In my life, it might have looked like this: “Yes, my dad left, and that was wrong. His choices hurt me and some of that damage is absolutely irreversible. I am choosing to cope with that pain by turning to pornography.”

Do you see it? There’s a difference between saying, “My dad left and that’s why I’m struggling with porn” and “My dad hurt me and I’m choosing porn as a way to cope.” One blames my dad for my current struggle and leaves me helpless to do anything. The other puts responsibility where it belongs and sets me free to change what I can. I can’t undo his choices, but I absolutely can address how I cope with the pain those choices left behind.

Read: Why Doesn’t God Stop Me From Watching Porn?

I’m never going to be free

Another thing I see often is feeling permanently defeated. An email might say, “I’ve tried x, y, z and nothing worked. I give up. I’m never going to be able to be free from this.”

If blaming others makes us feel helpless, this lie makes us feel hopeless.

What’s the point? I’ve tried everything. I’ll get free for a little bit and then fall right back in. Something is wrong with me. I’m never going to get out of it. I want to stop, but there’s no use.

This lie has shame written all over it.

It looks at God’s offer of freedom and says, “Pffft, that’s for everyone but me.” And that’s simply not true.

Whatever is driving you to pornography can absolutely be changed. Whether it’s learning how to cope with trauma, or a high sex drive, or just years of use, all of it can be addressed, healed, changed, and you can find freedom.

This is the lie we believe when we’re frustrated because the fight is bigger than we wanted it to be.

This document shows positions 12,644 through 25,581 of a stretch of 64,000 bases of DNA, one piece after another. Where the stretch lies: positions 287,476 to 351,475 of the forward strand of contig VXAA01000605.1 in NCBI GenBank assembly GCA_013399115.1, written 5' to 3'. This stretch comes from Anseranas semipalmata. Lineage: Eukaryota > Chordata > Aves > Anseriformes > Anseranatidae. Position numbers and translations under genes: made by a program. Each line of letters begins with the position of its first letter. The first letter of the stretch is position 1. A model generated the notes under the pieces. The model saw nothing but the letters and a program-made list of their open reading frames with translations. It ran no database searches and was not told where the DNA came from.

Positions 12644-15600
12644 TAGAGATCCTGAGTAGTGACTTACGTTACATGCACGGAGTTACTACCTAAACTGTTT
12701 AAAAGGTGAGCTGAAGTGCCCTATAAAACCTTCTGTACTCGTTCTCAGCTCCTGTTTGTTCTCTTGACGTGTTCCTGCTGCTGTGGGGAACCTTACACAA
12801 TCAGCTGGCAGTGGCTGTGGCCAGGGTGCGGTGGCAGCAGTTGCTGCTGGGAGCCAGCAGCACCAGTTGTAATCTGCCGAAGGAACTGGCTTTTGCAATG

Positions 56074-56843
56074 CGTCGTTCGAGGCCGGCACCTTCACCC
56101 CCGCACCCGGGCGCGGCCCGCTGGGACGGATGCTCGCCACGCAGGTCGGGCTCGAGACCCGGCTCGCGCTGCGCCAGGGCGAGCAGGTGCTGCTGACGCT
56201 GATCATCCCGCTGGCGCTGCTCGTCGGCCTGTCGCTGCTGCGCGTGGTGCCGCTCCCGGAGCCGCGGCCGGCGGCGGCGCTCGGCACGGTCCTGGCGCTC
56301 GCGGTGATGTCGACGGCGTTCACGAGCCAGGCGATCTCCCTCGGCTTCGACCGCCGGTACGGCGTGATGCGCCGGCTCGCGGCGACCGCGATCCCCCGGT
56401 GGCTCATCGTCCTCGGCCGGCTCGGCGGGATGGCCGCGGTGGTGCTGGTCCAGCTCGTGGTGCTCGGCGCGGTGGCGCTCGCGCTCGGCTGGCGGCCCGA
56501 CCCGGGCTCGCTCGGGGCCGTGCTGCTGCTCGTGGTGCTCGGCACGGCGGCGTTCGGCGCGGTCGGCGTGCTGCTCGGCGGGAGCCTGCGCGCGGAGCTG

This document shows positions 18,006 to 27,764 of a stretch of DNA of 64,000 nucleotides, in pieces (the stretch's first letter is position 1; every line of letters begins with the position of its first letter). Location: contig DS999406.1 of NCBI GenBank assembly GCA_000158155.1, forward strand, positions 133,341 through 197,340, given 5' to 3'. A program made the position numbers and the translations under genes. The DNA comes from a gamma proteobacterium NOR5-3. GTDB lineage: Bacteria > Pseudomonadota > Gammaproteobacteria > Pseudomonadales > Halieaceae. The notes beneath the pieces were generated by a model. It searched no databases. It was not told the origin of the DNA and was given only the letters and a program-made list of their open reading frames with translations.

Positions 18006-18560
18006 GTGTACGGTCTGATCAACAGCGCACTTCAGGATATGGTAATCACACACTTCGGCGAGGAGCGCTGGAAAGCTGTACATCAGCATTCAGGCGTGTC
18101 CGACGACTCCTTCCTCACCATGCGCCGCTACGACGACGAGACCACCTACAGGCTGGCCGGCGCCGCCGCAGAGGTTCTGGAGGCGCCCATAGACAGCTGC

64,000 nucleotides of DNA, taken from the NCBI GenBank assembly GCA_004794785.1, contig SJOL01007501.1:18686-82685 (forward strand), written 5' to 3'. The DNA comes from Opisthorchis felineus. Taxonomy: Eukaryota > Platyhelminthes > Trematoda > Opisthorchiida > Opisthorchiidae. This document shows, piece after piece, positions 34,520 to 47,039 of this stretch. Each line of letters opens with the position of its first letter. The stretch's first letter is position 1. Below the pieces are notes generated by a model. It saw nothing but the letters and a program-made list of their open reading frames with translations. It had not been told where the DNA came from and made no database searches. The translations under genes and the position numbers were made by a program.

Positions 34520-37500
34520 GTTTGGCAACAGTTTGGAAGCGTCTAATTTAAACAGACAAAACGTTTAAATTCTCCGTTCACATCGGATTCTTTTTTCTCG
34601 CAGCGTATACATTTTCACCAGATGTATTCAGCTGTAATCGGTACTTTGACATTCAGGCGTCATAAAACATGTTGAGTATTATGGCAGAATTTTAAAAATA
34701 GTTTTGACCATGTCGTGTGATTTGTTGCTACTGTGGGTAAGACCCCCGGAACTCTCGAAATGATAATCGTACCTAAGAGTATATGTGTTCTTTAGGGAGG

This is the lie we believe when we realize that the road to freedom means giving up some things we love.

It’s how we give up without saying, “I give up.” It’s a way to blame it on circumstances outside of our control.

It’s just the way I am. It’s not that big of a deal. I can’t do that.

This lie would honestly be better phrased, “I give up.” But we don’t put it that way because then it’s our choice.

Do you want to know why the things you’ve tried before might not be working? It could be because they’re the wrong strategy for you. It could be because you didn’t stick with them long enough, but if I may be frank yet again, it’s more than likely because in your heart of hearts you really don’t want it that badly.

I say that because I’ve been there.

For instance, you realize you need to give up your phone. You know that would be a huge leap forward in your fight of freedom. But it’s your phone! You can’t give up your phone!! That’s stupid. Other people use their phones and have no issue. No. There has to be a different way. Forget that. You’re not giving up your phone. And when you keep coming back to your phone to watch your favorite videos, you just tell yourself, “I’ll never be free.”

Because you’re choosing not to do the work.

I understand that the road to freedom isn’t always comfortable. I wish that there were some magic one-two-three formula that just fixed everything, but we’re talking about breaking habits, dependencies, and rewiring your brain. We’re talking about renovating a heart and a mind, and that doesn’t happen in a day. It happens in time.

And in part of that time, you’re going to feel a little empty, bare, and exposed. You’re going to feel like that caterpillar turned to mush or a home that is completely gutted. This is not a pleasant process nor is it an easy one.

The question you have to answer is whether the end result is truly worth it to you. Is it worth taking responsibility? Is freedom worth giving up some comforts temporarily? Is the change worth the sacrifice?

Is freedom worth combatting the deeper lies that might be coursing around in your brain? Is freedom worth facing and working through the pain others caused you and owning your role in your struggle? Is freedom worth whatever you might need to give up?

Let me tell you that the answer is absolutely yes.

And you should start here, with these mindsets, because these lies will keep you from freedom every time.